In addition, 11.33 % (CI 6.25–16.40) of the respondents did not identified vaccination of caregivers as a measure to prevent transmission of blood-borne disease after and AEB. At the time the study was conducted, 55 HCWs (36.67 %) reported having received all the 3 doses of the vaccine against hepatitis B virus, 29 (19.33 %) have started but not yet finished the vaccination series and 66 (44 %) were not vaccinated. Physicians were more often immunized (48.3 %) in comparison to other job categories, nurses (35.6 %), nurses assistants (38.1 %) laboratory technicians (33.3 %) and nurse-aids (27.6 %), (X2 = 29.55; p < 0.0001).

Frequency and nature of exposure

Fifty five healthcare workers (36.7 %) reported in total, 73 AEB in the previous 3 months prior to data collection. The most important exposure being splash (n = 44; 60.27 %), followed by needle stick (n = 21; 28.77 %), and cuts (n = 8; 10.9 %), as presented in Table 3.

Table 3 Frequency of types of AEB

Accidents distribution by the unit types where HCWs worked shows difference in location where the accident occurred, that is, accidents occurred more often in the surgical Department (20 %) than in other wards: intensive care units (18 %), pediatrics (16 %), emergency (11 %), gynecology (9 %). However, these differences were not statistically significant (p = 0.2310).

It may be noted that 75 % of victims of needle stick injury were by a hollow needle contaminated with blood. Also, 41 % of splashes occurred on injured skin. All reported cuts were superficial.

Accident distribution per job categories presented in Table 4 shows no statistically significant difference in the job category most affected by AEB, χ2 = 7.8689, p = 0.0965.

Table 4 Accidents distribution per job category

Use of protective equipment

Globally, 7.3 % of victims were not wearing gloves at the time of the exposure. More precisely, 14.3 % of victims of needle stick injury as well as 12.5 % of victims of cut were not wearing gloves. No eye shield or face shield was worn during execution of procedures at the time splash exposures occurred in 84.1 % of cases.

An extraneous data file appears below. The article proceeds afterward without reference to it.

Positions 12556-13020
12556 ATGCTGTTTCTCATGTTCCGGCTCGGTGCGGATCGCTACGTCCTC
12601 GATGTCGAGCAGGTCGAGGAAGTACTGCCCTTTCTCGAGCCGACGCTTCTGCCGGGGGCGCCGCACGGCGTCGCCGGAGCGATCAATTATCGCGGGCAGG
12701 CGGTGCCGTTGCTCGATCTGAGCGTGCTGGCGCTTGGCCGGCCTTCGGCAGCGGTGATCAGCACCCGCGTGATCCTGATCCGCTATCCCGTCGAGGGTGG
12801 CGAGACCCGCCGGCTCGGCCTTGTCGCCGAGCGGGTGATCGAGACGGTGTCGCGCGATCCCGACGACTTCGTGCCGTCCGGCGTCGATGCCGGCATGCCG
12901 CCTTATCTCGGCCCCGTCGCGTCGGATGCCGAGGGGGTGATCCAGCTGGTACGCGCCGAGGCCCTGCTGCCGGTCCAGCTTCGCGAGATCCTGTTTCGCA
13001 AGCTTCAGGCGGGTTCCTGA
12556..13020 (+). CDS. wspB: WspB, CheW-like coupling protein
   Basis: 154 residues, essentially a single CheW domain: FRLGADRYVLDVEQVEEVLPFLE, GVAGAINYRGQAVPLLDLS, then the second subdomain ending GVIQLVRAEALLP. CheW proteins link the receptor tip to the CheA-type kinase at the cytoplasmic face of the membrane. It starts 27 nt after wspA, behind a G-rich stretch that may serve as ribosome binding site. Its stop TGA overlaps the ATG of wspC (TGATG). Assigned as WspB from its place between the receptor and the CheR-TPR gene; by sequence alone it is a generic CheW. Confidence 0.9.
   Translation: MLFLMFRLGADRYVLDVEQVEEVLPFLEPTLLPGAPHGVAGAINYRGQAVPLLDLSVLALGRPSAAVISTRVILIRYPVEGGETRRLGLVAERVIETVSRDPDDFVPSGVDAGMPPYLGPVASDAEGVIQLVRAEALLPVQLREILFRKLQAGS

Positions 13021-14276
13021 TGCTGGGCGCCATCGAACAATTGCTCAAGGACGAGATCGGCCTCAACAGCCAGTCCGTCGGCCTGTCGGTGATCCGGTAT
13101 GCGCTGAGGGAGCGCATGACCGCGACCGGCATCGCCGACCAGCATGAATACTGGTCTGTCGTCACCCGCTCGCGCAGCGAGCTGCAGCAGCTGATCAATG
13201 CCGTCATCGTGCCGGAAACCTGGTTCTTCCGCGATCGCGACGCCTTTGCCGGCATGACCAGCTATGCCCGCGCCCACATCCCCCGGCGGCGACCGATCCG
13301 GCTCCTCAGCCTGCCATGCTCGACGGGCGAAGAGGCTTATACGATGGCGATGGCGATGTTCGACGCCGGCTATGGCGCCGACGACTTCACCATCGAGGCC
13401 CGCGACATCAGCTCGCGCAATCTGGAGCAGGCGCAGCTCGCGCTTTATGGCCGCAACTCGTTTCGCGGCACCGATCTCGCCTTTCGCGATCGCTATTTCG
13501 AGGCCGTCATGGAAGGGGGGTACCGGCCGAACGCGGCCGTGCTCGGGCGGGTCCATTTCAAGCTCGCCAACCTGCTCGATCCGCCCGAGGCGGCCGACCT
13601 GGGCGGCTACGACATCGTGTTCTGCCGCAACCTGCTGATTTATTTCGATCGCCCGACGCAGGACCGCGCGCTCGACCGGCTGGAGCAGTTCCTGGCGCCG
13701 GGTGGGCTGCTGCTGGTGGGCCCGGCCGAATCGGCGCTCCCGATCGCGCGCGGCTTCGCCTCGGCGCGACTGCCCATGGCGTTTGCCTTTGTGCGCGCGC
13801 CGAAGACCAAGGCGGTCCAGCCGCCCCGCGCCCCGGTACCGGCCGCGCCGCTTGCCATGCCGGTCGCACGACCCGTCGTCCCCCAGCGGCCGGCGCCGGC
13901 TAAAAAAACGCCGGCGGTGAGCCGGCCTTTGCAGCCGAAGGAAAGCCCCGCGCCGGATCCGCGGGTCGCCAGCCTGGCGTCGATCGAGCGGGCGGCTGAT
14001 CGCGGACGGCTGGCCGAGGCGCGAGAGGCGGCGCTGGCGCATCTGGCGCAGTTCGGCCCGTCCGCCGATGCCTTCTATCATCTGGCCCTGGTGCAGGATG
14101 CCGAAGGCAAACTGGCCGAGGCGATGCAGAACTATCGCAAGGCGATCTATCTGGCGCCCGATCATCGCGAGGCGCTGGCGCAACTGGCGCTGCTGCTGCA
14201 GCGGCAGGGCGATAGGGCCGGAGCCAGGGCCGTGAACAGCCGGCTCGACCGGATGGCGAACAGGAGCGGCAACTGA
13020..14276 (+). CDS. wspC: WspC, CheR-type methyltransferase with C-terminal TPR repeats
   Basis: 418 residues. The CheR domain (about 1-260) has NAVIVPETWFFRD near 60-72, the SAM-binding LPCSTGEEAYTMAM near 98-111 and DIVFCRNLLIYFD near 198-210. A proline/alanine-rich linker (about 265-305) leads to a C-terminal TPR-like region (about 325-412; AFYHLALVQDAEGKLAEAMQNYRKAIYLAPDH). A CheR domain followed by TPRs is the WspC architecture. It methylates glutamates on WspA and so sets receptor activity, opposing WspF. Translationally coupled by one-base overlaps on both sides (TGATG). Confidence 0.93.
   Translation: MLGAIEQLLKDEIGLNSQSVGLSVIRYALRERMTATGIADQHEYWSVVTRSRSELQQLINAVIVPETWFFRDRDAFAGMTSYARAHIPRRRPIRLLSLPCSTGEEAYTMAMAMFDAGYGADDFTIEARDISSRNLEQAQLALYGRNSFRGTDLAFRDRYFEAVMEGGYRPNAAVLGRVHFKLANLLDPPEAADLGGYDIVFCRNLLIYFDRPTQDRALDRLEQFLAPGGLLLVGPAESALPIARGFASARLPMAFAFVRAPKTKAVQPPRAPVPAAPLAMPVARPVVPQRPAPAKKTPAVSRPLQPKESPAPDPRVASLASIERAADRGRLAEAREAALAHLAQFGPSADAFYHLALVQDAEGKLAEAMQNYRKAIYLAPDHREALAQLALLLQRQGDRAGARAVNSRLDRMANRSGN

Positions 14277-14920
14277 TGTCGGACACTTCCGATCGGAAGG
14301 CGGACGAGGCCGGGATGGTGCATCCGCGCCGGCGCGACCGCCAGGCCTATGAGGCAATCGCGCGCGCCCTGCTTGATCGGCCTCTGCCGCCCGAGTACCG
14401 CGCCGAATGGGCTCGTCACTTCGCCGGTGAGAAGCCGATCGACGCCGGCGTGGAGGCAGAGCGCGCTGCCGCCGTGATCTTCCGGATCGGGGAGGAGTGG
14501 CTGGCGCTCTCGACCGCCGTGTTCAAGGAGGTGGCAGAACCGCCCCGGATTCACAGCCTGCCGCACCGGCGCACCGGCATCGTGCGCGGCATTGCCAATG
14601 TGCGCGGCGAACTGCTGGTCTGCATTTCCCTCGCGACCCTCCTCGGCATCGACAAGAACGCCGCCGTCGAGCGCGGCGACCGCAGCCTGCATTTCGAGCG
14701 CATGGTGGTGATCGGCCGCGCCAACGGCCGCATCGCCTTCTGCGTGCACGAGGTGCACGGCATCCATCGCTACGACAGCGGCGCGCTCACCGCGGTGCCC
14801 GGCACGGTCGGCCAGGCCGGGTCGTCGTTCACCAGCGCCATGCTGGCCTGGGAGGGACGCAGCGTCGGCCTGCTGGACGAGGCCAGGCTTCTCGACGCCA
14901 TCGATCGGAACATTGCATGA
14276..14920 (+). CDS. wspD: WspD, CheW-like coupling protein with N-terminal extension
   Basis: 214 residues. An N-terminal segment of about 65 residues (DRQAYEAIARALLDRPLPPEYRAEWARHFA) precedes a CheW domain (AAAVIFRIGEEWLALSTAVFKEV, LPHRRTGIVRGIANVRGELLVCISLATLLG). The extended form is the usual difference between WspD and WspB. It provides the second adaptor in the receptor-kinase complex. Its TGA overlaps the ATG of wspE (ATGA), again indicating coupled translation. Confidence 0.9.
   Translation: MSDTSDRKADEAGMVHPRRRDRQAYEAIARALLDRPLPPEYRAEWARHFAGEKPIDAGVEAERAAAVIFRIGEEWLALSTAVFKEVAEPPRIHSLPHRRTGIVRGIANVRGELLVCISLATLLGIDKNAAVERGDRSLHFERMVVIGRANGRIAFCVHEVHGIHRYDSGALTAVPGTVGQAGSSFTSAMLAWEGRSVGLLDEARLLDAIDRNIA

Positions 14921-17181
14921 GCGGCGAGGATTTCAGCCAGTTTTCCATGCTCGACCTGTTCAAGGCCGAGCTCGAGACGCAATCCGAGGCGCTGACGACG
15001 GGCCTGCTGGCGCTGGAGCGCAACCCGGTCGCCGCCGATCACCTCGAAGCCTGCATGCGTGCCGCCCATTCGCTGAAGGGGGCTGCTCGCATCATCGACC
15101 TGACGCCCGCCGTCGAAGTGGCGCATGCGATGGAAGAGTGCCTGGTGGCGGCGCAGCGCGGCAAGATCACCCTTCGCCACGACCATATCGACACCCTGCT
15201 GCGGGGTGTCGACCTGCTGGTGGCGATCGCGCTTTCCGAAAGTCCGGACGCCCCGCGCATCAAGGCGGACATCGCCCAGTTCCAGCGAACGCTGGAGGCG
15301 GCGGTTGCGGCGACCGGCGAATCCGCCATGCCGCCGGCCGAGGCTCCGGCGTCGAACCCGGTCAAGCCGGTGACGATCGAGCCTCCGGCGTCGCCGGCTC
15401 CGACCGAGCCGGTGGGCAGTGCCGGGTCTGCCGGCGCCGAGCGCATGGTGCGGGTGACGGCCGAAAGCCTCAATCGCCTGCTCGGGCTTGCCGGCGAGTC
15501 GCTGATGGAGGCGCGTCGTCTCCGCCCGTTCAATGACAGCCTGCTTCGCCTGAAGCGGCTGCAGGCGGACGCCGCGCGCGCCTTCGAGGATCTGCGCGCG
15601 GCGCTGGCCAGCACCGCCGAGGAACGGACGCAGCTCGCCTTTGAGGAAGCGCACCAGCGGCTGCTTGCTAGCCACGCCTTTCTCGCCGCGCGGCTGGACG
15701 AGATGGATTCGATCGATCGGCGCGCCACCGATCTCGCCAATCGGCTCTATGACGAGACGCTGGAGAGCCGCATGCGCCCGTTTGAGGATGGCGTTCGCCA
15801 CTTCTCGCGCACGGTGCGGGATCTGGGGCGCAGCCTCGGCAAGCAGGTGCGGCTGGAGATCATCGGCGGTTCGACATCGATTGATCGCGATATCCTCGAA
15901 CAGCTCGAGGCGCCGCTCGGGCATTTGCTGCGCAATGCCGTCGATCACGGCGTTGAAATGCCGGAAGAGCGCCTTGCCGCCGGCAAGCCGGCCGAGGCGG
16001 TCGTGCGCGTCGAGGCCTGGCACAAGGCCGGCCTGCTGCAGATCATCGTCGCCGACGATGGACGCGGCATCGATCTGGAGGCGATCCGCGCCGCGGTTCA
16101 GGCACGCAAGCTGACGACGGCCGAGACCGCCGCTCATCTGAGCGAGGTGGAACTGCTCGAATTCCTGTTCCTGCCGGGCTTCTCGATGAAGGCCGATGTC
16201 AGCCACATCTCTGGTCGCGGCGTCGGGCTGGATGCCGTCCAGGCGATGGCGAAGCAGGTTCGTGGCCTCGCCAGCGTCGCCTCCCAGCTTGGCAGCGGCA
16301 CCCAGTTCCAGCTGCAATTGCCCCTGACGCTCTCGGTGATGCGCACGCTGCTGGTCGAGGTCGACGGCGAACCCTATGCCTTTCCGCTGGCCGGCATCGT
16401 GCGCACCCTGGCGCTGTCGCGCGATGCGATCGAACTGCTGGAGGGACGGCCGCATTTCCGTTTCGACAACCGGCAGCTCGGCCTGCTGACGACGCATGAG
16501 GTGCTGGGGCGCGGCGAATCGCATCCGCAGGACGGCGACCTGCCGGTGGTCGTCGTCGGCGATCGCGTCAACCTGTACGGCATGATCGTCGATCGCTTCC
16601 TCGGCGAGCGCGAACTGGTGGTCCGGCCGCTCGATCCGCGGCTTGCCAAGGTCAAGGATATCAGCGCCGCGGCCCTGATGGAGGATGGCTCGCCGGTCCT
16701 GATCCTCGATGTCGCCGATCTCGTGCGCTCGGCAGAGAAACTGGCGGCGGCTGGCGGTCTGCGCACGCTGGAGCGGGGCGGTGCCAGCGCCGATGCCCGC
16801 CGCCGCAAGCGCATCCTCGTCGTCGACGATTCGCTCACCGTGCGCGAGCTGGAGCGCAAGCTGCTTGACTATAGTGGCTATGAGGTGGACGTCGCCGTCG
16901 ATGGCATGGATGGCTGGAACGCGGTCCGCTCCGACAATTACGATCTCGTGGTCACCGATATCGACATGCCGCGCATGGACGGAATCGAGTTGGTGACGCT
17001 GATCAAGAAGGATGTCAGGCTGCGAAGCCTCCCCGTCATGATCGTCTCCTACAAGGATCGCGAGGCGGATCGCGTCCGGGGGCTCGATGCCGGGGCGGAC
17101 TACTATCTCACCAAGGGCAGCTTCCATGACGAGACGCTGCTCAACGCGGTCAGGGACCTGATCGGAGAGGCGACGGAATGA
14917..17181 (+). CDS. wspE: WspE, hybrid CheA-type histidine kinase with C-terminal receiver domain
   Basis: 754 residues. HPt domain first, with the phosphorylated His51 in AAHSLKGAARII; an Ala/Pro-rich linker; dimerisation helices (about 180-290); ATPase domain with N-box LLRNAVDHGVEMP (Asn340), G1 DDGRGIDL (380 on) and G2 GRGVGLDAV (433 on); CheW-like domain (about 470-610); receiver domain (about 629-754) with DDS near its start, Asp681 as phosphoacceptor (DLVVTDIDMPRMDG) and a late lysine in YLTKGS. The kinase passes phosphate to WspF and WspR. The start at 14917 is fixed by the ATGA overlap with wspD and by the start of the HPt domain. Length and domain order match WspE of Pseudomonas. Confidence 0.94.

Management of AEB

Cleaning the injury site with running water was the most frequently used first aid measure in over 80 % (n = 44) of HCWs injured. Other measures used for immediate management included cleaning with antiseptic solution (74.5 %). However, 1.8 % of HCWs did not take any cleaning action concerning the injury. Fifty point nine percent of victims had their baseline HIV testing done, 25.5 % received PEP for HIV and 21.8 % received follow-up care.

Risk assessment during AEB

Up to 87.5 % of the HCWs who sustained needle stick injury with hollow contaminated needle wore gloves during the accident and 28 % of them were not vaccinated against HBV prior to the event. Of these, an initial serological examination was performed in 75 % of people, and only 25 % received serological follow-up care. All those who were not wearing gloves during the accident (12.5 %), were not vaccinated against HBV and for 50 % of them, serological follow-up was programmed.

Forty-four percent (44 %) of victims of splash on injured skin were not vaccinated against HBV; and among these unvaccinated victims, 75 % performed an initial serological testing, and 25 % received serological follow-up and adequate prophylaxis. Thirty seven point five percent of victims of cuts were not vaccinated against HBV and 66 % of them received baseline testing. Among those that received baseline testing, only 33 % benefited follow-up care such as second testing after 3 months’ time as exposition to HIV is concerned or additional laboratory testing.


Fifty five (36.7 %) HCWs reported having been exposed to blood and body fluid at least once in the 3 months preceding the study. Splash was the most reported injury (in 60.3 % of cases), followed by needle stick (28.7 %) and cuts (10.9 %). Moreover, the majority of victims (20 %), belong to the surgical department and only 36.6 % of respondents were vaccinated against hepatitis B.